Mitochondria-targeted antioxidant Mito-Tempo protects against acetaminophen hepatotoxicity
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Acetaminophen (APAP) hepatotoxicity is characterized by an extensive mitochondrial oxidant stress. However, its importance as a drug target has not been clarified. To investigate this, fasted C57BL/6J mice were treated with 300 mg/kg APAP and the mitochondria-targeted antioxidant Mito-Tempo (MT) was given 1.5 h later. APAP caused severe liver injury in mice, as indicated by the increase in plasma ALT activities and centrilobular necrosis. MT dose-dependently reduced the injury. Importantly, MT did not affect APAP-protein adducts formation, glutathione depletion or c-jun N-terminal kinase activation and its mitochondrial translocation. In contrast, hepatic glutathione disulfide and peroxynitrite formation were dose-dependently reduced by MT, indicating its effective mitochondrial oxidant stress scavenging capacity. Consequently, mitochondrial translocation of Bax and release of mitochondrial intermembrane proteins such as apoptosis-inducing factor were prevented, and nuclear DNA fragmentation was eliminated. To demonstrate the importance of mitochondria-specific antioxidant property of MT, we compared its efficacy with Tempo, which has the same pharmacological mode of action as MT but lacks the mitochondria targeting moiety. In contrast to the dramatic protection by MT, the same molar dose of Tempo did not significantly reduce APAP hepatotoxicity. In contrast, even a 3 h post-treatment with MT reduced 70 % of the injury, and the combination of MT with N-acetylcysteine (NAC) provided superior protection than NAC alone. We conclude that MT protects against APAP overdose in mice by attenuating the mitochondrial oxidant stress and preventing peroxynitrite formation and the subsequent mitochondrial dysfunction. MT is a promising therapeutic agent for APAP overdose patients.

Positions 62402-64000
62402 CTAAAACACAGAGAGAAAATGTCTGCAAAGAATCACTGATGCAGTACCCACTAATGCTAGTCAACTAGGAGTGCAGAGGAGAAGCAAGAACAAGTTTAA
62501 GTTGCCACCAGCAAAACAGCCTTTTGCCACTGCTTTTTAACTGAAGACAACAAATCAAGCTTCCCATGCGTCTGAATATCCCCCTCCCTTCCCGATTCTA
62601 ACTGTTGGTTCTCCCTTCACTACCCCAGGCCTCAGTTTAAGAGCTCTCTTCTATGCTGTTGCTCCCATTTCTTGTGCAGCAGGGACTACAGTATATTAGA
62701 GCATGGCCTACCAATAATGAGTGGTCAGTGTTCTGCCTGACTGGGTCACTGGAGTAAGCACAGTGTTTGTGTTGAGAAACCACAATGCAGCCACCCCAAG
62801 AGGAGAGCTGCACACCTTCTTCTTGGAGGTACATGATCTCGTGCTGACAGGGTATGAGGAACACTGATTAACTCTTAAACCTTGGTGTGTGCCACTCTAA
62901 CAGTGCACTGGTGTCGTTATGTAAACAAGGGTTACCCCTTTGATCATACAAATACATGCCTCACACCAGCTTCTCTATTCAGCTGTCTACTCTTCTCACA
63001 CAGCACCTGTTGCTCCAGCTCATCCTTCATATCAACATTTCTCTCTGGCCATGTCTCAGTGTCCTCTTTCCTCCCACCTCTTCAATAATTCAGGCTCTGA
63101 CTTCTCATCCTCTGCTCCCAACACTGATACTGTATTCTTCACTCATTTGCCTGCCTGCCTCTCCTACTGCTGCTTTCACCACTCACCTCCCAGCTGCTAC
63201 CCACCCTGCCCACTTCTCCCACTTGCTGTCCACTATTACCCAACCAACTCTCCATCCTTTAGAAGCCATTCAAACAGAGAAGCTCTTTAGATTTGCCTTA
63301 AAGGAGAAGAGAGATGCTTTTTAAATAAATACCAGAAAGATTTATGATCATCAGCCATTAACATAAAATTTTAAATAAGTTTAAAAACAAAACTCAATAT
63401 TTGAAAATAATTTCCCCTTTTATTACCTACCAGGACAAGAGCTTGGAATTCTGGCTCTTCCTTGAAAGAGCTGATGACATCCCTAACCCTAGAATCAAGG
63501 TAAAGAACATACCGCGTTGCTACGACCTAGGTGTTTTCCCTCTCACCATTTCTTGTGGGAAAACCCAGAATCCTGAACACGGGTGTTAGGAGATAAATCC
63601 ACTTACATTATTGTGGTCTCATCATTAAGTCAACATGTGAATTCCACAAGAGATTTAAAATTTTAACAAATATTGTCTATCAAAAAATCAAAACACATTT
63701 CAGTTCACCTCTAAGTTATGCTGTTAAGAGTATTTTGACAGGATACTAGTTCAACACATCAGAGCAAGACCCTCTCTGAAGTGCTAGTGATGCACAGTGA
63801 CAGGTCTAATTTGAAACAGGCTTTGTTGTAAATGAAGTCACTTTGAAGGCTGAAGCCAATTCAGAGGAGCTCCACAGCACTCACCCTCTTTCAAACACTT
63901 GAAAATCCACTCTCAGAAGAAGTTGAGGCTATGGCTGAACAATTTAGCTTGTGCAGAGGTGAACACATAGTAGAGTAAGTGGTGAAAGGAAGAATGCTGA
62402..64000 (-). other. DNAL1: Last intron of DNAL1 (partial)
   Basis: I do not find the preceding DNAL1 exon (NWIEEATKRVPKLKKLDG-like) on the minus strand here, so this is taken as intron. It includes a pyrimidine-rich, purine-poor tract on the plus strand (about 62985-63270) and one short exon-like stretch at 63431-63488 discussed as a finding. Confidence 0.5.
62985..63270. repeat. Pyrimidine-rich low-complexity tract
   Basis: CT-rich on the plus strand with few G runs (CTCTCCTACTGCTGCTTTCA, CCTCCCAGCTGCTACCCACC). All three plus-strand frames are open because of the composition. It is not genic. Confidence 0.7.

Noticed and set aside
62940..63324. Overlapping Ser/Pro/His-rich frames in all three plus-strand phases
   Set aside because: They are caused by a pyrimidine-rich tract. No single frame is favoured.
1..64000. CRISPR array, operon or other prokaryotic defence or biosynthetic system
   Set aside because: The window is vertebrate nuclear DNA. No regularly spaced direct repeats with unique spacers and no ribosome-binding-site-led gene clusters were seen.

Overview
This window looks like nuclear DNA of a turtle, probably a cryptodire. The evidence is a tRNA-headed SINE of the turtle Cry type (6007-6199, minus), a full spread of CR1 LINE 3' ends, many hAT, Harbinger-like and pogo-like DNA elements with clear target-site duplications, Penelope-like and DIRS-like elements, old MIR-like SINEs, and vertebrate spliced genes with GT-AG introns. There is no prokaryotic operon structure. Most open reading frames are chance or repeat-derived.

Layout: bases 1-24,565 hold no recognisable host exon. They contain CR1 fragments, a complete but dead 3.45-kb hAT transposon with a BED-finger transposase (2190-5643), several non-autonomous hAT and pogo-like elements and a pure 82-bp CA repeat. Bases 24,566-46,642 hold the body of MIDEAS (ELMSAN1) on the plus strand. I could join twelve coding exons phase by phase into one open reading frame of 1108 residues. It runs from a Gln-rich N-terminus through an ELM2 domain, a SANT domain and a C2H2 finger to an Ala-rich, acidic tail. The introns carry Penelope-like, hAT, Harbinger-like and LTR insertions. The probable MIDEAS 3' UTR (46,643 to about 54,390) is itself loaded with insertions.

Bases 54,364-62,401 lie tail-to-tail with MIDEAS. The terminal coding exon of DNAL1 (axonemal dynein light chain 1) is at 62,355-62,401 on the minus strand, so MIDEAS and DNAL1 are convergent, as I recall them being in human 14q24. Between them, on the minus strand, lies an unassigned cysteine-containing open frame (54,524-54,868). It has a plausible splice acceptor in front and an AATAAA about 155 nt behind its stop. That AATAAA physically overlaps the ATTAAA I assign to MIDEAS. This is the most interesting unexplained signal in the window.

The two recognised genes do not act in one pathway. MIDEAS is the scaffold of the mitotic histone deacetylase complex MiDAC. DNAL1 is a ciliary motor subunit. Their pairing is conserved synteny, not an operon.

KeywordsAcetaminophen hepatotoxicity Mitochondria Oxidant stress Antioxidant Mito-Tempo
High-pressure liquid chromatography with electrochemical detection
Mitochondrial permeability transition
Reactive oxygen species
Second mitochondria-derived activator of caspases
Terminal deoxynucleotidyl transferase dUTP nick end labeling
This investigation was supported in part by the National Institutes of Health grant R01 DK102142 and by Grants from the National Center for Research Resources (5P20RR021940-07) and the National Institute of General Medical Sciences (8 P20 GM103549-07) from the National Institutes of Health. Additional support came an award from the Biomedical Research Training Program (BRTP) from the University of Kansas Medical Center (to K.D.).
Compliance with ethical standards
The manuscript does not contain clinical studies or patient data.
Conflict of interest
The authors declare that there is no conflict of interest.
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